Forthcoming legislation would increase interagency coordination for mental health crises – Pennsylvania Capital-Star

On Dec. 30, 2020, state troopers responded to a 911 report of a possibly suicidal person standing on the edge of an Interstate 80 overpass in Monroe County. That person was 19-year-old Christian Hall, an Asian American, who, amidst a mental health crisis, was shot three times by police that day after he refused officers’ commands and approached troopers with a pellet gun replica of a handgun.

Hall’s killing sparked renewed calls for better coordination between law enforcement and social service agencies when dealing with a person suffering a mental health crisis.

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Fe and Gareth Hall, Christian Hall’s parents, share their story during a press conference on proposed mental health legislation on Tuesday, Oct. 17, 2023 (Capital-Star photo by Cassie Miller).

Hall’s parents — Fe and Gareth Hall — joined state lawmakers in Harrisburg on Tuesday to advocate for legislation that they say would do just that. 

State Rep. Maureen Madden, (D-Monroe) who watched the police standoff with Hall unfold in real-time, is working with her colleagues to introduce legislation that would increase public awareness of the 988 crisis line, which was launched in 2022, and establish a Joint State Government Commission to study and make recommendations on 911/988 interoperability.

“The goal of this commission is to find solutions that will help save lives and protect the most vulnerable in our society,” Madden, whose sons are New York City police officers, said at a press conference on Tuesday. “Outcomes would be better for all involved, including law enforcement, if behavioral healthcare experts were leading responses to situations where somebody is going through crisis.”

The legislation would also require the Pennsylvania Department of Human Services to provide informational materials in the most common languages spoken in the Commonwealth and develop culturally competent training for crisis responders. 

Hall stood on the overpass for 1 ½ hours as five state troopers, including one with a background in psychological health and another trained as a crisis negotiator, tried to persuade him to put down the pellet gun and coax him off the bridge. 

Investigators later found that Hall had been distraught over breaking up with his girlfriend and made the 911 call himself but refused to give the dispatcher his name and hung up. He didn’t answer when the dispatcher tried to call back.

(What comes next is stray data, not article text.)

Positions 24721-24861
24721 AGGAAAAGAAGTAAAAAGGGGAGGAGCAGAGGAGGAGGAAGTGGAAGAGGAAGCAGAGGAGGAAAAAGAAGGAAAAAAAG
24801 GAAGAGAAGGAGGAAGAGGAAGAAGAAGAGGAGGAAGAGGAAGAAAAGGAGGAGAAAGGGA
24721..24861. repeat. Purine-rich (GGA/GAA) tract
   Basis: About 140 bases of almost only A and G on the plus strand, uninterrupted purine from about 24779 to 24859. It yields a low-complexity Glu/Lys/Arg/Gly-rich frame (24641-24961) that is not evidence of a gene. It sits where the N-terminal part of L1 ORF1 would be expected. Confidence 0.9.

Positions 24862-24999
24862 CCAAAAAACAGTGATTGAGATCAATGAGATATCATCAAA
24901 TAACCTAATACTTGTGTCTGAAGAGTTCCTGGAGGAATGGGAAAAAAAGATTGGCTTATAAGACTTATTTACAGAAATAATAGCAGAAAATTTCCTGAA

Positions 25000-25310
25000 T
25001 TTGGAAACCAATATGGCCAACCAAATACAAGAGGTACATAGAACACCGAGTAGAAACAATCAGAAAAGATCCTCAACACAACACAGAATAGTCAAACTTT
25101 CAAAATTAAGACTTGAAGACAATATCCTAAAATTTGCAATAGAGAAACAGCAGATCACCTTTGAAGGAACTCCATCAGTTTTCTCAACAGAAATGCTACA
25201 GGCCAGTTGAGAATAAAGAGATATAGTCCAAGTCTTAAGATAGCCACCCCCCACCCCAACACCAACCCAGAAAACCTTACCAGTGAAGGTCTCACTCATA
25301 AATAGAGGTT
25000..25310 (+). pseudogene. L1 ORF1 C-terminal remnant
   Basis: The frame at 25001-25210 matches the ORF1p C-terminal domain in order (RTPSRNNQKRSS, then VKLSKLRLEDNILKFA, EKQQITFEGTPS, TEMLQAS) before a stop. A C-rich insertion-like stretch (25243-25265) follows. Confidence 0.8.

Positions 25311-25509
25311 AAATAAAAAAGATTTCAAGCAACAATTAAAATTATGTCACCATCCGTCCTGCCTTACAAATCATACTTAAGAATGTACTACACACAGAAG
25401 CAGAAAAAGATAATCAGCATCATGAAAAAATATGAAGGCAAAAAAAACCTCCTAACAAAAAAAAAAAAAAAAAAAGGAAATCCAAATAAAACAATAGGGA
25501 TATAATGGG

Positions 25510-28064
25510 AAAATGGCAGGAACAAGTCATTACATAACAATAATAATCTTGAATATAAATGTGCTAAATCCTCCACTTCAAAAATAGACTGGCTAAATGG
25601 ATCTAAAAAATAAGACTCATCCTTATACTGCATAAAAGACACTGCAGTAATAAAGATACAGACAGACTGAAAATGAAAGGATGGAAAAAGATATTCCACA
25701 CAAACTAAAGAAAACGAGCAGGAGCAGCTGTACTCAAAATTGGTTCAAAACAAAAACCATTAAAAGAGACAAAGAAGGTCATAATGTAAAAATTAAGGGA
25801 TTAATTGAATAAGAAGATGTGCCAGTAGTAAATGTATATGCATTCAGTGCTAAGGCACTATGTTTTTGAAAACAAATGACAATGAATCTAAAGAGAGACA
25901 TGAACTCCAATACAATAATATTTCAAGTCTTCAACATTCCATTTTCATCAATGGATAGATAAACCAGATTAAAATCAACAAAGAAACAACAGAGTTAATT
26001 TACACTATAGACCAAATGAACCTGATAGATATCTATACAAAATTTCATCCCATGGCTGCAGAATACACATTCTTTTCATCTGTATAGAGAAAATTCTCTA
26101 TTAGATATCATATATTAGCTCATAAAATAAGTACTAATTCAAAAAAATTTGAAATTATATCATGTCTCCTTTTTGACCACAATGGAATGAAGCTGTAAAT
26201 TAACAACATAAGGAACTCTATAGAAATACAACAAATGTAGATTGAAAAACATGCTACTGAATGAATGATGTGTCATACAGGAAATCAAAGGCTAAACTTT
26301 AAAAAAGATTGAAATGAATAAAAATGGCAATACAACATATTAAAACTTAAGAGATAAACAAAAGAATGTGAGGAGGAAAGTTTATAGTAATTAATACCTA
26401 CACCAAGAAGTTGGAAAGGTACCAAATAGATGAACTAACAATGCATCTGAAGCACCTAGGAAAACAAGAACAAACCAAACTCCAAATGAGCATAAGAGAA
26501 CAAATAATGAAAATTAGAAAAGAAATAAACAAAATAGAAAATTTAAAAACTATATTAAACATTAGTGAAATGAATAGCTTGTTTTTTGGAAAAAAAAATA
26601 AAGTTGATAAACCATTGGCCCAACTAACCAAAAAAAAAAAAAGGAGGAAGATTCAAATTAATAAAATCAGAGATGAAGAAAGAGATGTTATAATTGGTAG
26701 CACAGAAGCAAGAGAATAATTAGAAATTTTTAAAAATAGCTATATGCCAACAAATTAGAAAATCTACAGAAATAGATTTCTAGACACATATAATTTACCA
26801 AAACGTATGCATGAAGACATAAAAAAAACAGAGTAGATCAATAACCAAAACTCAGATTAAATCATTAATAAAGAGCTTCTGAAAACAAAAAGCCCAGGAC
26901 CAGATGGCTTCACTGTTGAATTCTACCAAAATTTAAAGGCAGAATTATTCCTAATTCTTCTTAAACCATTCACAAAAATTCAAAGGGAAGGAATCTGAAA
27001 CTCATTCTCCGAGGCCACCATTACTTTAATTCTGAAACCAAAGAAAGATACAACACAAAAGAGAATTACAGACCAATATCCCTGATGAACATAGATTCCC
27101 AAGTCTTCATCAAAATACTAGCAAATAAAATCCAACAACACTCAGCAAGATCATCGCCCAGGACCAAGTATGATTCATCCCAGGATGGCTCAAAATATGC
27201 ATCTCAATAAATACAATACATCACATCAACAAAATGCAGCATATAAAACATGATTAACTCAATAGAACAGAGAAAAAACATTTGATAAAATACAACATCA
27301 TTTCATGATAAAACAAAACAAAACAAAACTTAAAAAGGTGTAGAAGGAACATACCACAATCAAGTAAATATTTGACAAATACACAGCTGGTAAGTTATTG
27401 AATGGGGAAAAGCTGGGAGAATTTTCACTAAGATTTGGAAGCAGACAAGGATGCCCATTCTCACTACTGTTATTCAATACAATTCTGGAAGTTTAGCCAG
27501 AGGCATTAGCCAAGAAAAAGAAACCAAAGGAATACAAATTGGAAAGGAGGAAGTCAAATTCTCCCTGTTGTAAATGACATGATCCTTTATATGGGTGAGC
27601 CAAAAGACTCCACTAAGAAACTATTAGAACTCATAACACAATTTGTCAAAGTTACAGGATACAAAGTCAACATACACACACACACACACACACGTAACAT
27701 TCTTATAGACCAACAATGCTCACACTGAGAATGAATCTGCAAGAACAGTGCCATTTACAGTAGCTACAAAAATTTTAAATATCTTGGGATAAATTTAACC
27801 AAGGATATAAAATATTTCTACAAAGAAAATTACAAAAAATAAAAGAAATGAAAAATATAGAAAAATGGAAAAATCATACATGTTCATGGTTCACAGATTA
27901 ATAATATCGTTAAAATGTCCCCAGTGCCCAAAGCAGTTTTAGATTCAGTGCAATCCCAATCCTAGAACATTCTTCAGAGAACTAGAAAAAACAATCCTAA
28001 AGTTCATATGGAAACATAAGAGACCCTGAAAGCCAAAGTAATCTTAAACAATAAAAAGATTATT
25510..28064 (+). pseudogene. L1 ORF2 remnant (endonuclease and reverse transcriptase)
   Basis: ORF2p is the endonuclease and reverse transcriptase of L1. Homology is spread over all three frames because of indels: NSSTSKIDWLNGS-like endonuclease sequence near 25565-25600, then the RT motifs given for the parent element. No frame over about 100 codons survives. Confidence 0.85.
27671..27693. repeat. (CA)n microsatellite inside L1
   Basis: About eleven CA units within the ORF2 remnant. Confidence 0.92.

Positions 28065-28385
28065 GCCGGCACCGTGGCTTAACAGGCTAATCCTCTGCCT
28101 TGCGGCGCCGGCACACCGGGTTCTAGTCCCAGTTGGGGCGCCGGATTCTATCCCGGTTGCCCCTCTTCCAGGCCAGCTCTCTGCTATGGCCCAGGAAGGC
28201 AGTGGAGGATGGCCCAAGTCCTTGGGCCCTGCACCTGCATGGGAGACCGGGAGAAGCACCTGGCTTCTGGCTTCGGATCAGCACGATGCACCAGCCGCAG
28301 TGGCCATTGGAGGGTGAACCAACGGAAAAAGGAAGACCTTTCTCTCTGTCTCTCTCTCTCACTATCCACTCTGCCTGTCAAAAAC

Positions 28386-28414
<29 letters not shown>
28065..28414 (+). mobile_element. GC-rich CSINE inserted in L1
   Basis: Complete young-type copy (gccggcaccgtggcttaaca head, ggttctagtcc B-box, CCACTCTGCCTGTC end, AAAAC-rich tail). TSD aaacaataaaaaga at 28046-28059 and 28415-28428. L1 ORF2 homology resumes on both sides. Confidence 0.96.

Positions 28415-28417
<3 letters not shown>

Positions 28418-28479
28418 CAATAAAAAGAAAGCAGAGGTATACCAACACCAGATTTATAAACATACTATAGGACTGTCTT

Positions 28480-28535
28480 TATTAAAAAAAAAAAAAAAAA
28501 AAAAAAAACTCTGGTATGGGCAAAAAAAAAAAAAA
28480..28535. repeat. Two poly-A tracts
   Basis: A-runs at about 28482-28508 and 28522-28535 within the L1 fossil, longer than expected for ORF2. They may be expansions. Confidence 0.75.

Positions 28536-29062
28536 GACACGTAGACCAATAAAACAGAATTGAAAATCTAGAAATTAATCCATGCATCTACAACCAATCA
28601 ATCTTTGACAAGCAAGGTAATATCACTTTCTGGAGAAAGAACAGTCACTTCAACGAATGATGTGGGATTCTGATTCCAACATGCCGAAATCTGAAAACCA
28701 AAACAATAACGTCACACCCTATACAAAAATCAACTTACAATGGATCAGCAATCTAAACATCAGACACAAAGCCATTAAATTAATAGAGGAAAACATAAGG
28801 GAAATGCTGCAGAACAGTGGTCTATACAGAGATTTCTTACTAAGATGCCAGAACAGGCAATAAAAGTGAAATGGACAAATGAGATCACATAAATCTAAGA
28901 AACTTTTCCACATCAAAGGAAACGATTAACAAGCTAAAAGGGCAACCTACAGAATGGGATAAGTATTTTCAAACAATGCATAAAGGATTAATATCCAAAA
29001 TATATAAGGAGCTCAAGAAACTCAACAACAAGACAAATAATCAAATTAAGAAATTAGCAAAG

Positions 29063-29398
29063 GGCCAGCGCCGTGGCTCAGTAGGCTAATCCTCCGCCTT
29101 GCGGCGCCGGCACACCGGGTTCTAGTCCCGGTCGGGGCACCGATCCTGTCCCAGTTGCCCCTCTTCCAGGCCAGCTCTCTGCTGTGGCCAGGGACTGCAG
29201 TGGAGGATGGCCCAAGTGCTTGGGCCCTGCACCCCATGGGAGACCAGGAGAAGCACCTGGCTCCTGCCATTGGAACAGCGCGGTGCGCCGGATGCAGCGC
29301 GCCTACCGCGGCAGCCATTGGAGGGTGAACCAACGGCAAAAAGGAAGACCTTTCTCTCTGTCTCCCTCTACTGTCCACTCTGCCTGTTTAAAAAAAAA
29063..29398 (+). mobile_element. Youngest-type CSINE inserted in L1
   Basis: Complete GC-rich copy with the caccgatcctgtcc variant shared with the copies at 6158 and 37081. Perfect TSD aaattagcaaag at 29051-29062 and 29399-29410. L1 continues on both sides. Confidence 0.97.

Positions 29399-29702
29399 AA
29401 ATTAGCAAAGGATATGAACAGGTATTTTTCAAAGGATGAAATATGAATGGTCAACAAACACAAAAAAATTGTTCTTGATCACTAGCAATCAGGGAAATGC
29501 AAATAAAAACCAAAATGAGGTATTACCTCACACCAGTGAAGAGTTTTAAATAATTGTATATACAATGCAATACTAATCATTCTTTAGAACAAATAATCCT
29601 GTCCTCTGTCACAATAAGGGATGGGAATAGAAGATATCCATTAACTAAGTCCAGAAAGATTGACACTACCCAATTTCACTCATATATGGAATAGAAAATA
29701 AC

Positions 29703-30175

The Monroe County district attorney’s office found at the time that the troopers’ use of deadly force was justified. The officers reasonably believed they were in immediate danger of death or serious bodily harm and there was no evidence they had any ill-intent, First Assistant District Attorney Michael Mancuso said when the results of the investigation were released in March 2021.

Hall’s parents and noted civil rights attorney Benjamin Crump, who also represented the family of George Floyd, disagreed, and said police never should have fired on the teenager. They noted that dashboard camera footage from state police cars at the scene showed Hall had his hands up when the troopers shot him. 

“He was a troubled young man who did not deserve to die that way, especially when he was actually reaching out,” Vanessa Meng, an Asian Pacific Islander Political Alliance of Pennsylvania member said of Hall. “Those that need help shouldn’t feel like there is no one, there is no system there that can support them.”

The planned bill and companion resolution do not yet have bill numbers to be formally introduced, Madden said, adding that she is working closely with her colleagues to craft the language of both. 

“Pennsylvania is a place that has a lot of big ideas. We can do this,” state Rep. Malcolm Kenyatta (D-Philadelphia). “We ought to be able to do it. It is my real hope — in a building where things don’t always move expeditiously — that this is something that moves expeditiously that we recognize there are people who are reaching out for help right now, who might not receive the compassionate care that they deserve.”

Originally published at,by Cassie Miller

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